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Everything You Need To Know About Getting Your Period

Everything You Need To Know About Getting Your Period

You may feel excited or nervous about getting your first period and that's completely normal when you don't know what to expect. We're here to help walk you through everything you need to know about your first period.


What is a Period and Menstrual Cycle?

A period is when the uterus lining (made up of blood and tissue) sheds through the vagina. This happens because the body is no longer preparing for pregnancy. This process is called menstruation.

For a more detailed explanation of the menstrual cycle read our Comprehensive Guide to the Menstrual Cycle.


What Does Having a Period Mean?

Periods play an important role in infertility - they are a sign that your body’s reproductive organs are healthy and it means that you're not pregnant.


Is It Normal to Worry About My First Period?

Yes, it's perfectly normal for you to have some apprehension about getting your period and most people have felt this way. You might be afraid that the menstrual cramps will be painful or that it will happen at school or during sports and you will feel embarrassed.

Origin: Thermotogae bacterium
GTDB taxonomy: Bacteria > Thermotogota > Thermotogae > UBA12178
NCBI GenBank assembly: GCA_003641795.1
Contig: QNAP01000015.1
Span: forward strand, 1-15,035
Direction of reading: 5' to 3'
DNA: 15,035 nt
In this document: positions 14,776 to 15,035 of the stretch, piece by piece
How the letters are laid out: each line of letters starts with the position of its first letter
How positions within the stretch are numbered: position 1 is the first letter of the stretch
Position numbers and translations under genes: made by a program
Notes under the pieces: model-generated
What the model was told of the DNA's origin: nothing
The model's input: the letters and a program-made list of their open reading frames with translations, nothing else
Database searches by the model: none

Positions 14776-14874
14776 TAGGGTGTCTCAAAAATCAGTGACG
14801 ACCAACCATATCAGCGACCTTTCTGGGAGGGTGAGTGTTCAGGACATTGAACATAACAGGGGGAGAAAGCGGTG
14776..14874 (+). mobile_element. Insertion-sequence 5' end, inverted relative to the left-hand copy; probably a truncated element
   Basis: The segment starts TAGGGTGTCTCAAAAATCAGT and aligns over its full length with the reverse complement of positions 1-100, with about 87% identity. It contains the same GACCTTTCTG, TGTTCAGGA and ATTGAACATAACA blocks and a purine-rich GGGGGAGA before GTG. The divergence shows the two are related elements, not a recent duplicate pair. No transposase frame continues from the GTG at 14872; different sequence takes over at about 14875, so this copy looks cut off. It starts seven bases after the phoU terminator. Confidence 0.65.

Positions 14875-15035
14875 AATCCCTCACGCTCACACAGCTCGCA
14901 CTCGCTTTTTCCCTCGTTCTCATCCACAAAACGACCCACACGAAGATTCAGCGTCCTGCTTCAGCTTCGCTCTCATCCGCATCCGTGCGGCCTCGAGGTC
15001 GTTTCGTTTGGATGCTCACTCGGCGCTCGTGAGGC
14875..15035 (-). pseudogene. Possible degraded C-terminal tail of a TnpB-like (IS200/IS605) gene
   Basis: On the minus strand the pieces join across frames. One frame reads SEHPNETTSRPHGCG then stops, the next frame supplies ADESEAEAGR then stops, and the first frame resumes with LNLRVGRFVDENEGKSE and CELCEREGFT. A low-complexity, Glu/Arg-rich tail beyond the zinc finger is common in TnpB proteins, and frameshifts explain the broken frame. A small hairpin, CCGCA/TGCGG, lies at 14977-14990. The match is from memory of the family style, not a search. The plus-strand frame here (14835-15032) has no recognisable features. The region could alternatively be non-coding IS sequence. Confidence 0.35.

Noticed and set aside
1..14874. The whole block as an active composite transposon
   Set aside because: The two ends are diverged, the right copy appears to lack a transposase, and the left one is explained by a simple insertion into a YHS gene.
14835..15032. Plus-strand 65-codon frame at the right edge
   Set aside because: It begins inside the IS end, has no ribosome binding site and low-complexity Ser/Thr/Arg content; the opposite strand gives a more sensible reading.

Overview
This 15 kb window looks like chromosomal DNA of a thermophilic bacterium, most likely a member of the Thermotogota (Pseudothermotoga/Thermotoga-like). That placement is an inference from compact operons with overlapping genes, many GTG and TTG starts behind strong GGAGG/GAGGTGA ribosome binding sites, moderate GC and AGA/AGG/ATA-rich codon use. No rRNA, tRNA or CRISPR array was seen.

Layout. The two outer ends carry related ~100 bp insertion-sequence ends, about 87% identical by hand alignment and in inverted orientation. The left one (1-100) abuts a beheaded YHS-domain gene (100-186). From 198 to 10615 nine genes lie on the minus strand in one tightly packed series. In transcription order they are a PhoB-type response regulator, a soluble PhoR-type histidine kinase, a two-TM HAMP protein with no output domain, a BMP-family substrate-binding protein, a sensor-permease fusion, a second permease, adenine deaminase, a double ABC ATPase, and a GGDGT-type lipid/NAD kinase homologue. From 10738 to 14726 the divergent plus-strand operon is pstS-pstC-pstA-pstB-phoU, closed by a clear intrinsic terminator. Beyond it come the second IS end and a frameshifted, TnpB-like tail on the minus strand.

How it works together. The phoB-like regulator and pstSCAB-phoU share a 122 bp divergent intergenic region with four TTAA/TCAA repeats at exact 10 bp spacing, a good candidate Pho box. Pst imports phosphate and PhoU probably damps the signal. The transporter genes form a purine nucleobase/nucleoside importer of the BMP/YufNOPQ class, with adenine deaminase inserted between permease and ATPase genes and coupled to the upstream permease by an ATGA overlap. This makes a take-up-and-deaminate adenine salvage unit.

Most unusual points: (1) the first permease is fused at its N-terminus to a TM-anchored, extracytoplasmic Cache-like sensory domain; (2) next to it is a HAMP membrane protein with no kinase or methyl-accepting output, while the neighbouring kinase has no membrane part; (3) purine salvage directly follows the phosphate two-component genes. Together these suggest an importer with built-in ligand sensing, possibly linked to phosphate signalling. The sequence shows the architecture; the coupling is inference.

Over time you’ll find the right combination of period products that work for you and things that make you feel better. You'll also get better at reading what signs your body gives you before your period starts and find ways to track your cycle& so you can predict when your period is going to start.

If you have any questions or are worried about your period, talk to a trusted adult, such as a parent, doctor, or school nurse. They can help you better understand what to expect. Talking to older siblings or friends who have had their period can also be helpful but bear in mind that their experience may be completely different to yours and some people may make it sound more "dramatic" than it is.


When Should I Expect The First Period?

The average age for people to get their first period is around 12, but you can expect to get your first period anywhere from age 9 to 16.

Everyone experiences their first period differently. Some people may have very little bleeding or light spotting, while others may have heavy bleeding.


How Long Do Periods Usually Last?

Periods usually last from 3 to 5 days. The blood flow is usually heaviest on the first day or two; it gradually slows down. Some people have periods that last only a couple of days and are very light. Other people have periods that last 7 days with heavy flow. It's also normal for your first period to last longer or be shorter in subsequent periods. A menstrual cycle is 28 days, but it can vary from person to person. Your first period is also known as menarche.


What are the Signs That Your First Period Is Coming?